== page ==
Piperlime is Gap's attempt to use its experiences with the online retail operations of its three brands in order to enter a business that none of its three stores focus on: footwear. Piperlime is an online-only operation that sells designer shoes. Piperlime is largely separate from the rest of Gap, with its own team and deadlines. A key challenge for GPS will be developing this venture in a profitable way--a particularly challenging goal in the super-competitive market for designer shoes. In 2008, Gap acquired Athleta, a line of women's active wear for $150 million. It opened its first physical 5000 square foot Athleta store in San Francisco in January 2011. [5] The line has been integrated into the company website, where all five brands (Gap, Old Navy, Banana Republic, Piperlime and Athleta) can be accessed at once.

Business Growth[6]

FY 2010 (ended January 29, 2011)

  • Net income increased 9.3% to $1.2 billion.
  • Net sales increased 3% to $14.7 billion, which is the same as analysts’ estimates.[7][8]

Trends and Forces

Fast fashion brand Zara and Others Threaten Gap in the U.S.

Gap benefited in its inception in the 1990's from a number of advantages, including size, brand recognition, and long-standing relationships with landlords and vendors. However, it is now confronted by competition due to low barriers to entry and replicable merchandising techniques. H&M, J. Crew and Zara are some of the brands competing with Gap.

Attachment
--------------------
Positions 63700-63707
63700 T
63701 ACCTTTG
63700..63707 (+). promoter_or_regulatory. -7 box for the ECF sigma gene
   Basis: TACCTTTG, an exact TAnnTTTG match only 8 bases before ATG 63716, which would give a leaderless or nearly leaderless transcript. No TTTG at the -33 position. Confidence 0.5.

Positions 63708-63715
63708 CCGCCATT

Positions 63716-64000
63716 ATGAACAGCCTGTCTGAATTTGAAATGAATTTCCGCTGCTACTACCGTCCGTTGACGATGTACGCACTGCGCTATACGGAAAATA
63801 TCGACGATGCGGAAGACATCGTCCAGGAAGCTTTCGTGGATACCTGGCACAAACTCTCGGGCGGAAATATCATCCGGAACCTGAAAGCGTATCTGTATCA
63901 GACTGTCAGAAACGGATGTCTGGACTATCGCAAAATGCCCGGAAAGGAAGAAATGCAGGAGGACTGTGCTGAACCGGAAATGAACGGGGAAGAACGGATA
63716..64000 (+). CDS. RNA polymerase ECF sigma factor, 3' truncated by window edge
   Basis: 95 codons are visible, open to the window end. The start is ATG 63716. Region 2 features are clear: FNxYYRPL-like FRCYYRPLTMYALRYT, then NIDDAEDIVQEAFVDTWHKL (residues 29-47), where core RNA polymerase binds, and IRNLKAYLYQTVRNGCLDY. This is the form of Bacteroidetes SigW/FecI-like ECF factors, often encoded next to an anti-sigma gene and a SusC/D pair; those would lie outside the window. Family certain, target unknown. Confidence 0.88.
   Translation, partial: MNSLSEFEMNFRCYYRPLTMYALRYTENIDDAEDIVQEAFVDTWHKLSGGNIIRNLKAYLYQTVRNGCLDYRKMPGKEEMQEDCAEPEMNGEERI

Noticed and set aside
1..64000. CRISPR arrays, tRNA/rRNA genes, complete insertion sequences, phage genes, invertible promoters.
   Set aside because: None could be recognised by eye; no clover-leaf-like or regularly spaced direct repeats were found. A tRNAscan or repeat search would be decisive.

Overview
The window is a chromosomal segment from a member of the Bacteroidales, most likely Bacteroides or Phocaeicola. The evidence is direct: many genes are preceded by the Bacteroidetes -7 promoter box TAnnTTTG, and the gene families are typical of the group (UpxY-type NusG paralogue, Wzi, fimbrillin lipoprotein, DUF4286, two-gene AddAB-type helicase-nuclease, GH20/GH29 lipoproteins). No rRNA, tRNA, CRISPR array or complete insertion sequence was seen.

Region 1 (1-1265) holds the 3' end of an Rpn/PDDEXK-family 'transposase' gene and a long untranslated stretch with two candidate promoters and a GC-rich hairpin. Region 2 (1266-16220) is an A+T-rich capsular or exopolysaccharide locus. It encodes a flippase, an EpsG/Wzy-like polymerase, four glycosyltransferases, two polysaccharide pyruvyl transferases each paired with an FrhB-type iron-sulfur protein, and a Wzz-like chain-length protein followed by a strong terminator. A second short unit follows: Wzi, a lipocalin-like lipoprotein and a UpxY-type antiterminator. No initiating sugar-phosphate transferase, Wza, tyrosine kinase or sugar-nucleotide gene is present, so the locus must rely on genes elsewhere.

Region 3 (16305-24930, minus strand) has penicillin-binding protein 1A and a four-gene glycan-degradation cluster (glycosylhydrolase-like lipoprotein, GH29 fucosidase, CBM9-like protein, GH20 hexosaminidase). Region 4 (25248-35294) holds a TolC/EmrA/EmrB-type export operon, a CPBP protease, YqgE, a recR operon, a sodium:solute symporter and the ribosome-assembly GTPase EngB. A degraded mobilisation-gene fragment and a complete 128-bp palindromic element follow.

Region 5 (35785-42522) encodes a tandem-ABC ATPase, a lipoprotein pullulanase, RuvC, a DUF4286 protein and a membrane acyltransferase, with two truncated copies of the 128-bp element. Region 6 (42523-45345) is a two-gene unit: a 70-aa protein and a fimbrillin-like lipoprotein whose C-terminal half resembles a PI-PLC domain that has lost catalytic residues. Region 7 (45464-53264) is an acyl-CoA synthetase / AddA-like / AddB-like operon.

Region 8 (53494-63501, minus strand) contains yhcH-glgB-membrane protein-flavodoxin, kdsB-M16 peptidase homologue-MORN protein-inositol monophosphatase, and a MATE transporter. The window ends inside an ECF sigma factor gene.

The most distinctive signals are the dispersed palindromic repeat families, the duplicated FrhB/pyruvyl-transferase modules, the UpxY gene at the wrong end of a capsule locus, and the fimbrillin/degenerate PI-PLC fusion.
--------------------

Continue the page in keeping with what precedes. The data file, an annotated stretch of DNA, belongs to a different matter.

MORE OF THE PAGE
Zara (owned by Inditex), a fast-fashion retailer specializing in bringing the latest runway trends to cost-conscious consumers at low prices. Zara may be stealing customers from traditional U.S. brands like Gap because of their high fashion appeal.[9]

Zara mimics Gap's merchandising strategy of offering differentiated stylish-yet-affordable basic apparel that appeals to the masses. Zara's strong point is in its logistics system, in which a design can go from a sketch on paper to an actual product in stores in less than two weeks. The industry average for the same process is nine months. To compete, Gap keeps its inventories very lean, meaning it avoids profit-damaging promotions and sales. It avoids advertising in order to cut down on costs.

  • Using average euro/dollar exchange rate for that year. [10]

International Growth: Diversifying Sources of Sales